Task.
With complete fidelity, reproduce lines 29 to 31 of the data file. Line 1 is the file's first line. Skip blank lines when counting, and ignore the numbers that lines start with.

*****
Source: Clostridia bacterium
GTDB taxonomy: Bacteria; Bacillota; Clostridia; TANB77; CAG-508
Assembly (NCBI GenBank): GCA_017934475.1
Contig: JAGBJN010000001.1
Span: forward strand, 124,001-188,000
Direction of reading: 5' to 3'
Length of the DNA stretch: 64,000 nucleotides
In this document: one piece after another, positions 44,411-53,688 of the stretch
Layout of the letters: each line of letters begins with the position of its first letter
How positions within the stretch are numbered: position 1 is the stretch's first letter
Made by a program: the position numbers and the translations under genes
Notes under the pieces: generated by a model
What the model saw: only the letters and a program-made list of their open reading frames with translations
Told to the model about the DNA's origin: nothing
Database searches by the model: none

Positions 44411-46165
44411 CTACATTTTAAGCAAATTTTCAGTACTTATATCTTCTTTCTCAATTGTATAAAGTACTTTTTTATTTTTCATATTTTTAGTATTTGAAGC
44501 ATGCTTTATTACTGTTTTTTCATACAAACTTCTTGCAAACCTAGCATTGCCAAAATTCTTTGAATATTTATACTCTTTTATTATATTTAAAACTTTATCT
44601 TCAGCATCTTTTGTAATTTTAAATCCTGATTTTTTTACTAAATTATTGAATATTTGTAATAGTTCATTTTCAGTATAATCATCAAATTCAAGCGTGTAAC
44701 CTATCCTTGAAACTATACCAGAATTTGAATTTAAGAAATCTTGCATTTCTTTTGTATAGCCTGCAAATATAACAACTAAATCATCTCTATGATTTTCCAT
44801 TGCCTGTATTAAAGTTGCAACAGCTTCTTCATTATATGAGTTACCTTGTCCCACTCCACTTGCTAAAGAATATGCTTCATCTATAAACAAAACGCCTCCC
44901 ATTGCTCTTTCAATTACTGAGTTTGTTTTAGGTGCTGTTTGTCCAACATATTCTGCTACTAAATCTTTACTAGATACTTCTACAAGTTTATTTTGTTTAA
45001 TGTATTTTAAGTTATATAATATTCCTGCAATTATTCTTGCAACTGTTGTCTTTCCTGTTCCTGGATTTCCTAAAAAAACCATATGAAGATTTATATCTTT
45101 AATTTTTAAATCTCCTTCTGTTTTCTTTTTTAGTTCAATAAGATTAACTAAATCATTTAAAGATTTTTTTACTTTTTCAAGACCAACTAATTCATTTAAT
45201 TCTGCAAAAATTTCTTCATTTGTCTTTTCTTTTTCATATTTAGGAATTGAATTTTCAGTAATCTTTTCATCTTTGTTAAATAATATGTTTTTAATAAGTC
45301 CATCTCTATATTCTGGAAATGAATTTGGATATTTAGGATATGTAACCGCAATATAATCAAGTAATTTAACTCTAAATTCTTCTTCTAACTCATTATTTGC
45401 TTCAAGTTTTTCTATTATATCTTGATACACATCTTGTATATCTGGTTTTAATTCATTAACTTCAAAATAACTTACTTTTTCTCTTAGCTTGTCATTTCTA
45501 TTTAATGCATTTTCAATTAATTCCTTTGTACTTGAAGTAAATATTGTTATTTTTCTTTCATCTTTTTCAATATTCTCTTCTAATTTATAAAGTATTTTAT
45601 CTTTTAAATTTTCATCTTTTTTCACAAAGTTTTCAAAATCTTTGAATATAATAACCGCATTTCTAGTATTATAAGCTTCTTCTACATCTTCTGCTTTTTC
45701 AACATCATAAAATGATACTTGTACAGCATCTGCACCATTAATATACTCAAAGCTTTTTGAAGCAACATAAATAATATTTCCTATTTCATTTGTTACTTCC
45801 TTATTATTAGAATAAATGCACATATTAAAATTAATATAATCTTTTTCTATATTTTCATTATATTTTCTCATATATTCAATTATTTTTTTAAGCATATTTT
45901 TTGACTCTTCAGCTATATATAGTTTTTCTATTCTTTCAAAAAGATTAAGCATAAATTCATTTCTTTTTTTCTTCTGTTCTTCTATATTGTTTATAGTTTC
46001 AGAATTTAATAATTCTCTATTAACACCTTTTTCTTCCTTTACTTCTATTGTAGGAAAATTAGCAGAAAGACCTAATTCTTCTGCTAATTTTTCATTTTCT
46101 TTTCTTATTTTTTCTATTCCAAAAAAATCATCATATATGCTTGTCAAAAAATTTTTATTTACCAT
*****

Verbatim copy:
45601 CTTTTAAATTTTCATCTTTTTTCACAAAGTTTTCAAAATCTTTGAATATAATAACCGCATTTCTAGTATTATAAGCTTCTTCTACATCTTCTGCTTTTTC
45701 AACATCATAAAATGATACTTGTACAGCATCTGCACCATTAATATACTCAAAGCTTTTTGAAGCAACATAAATAATATTTCCTATTTCATTTGTTACTTCC
45801 TTATTATTAGAATAAATGCACATATTAAAATTAATATAATCTTTTTCTATATTTTCATTATATTTTCTCATATATTCAATTATTTTTTTAAGCATATTTT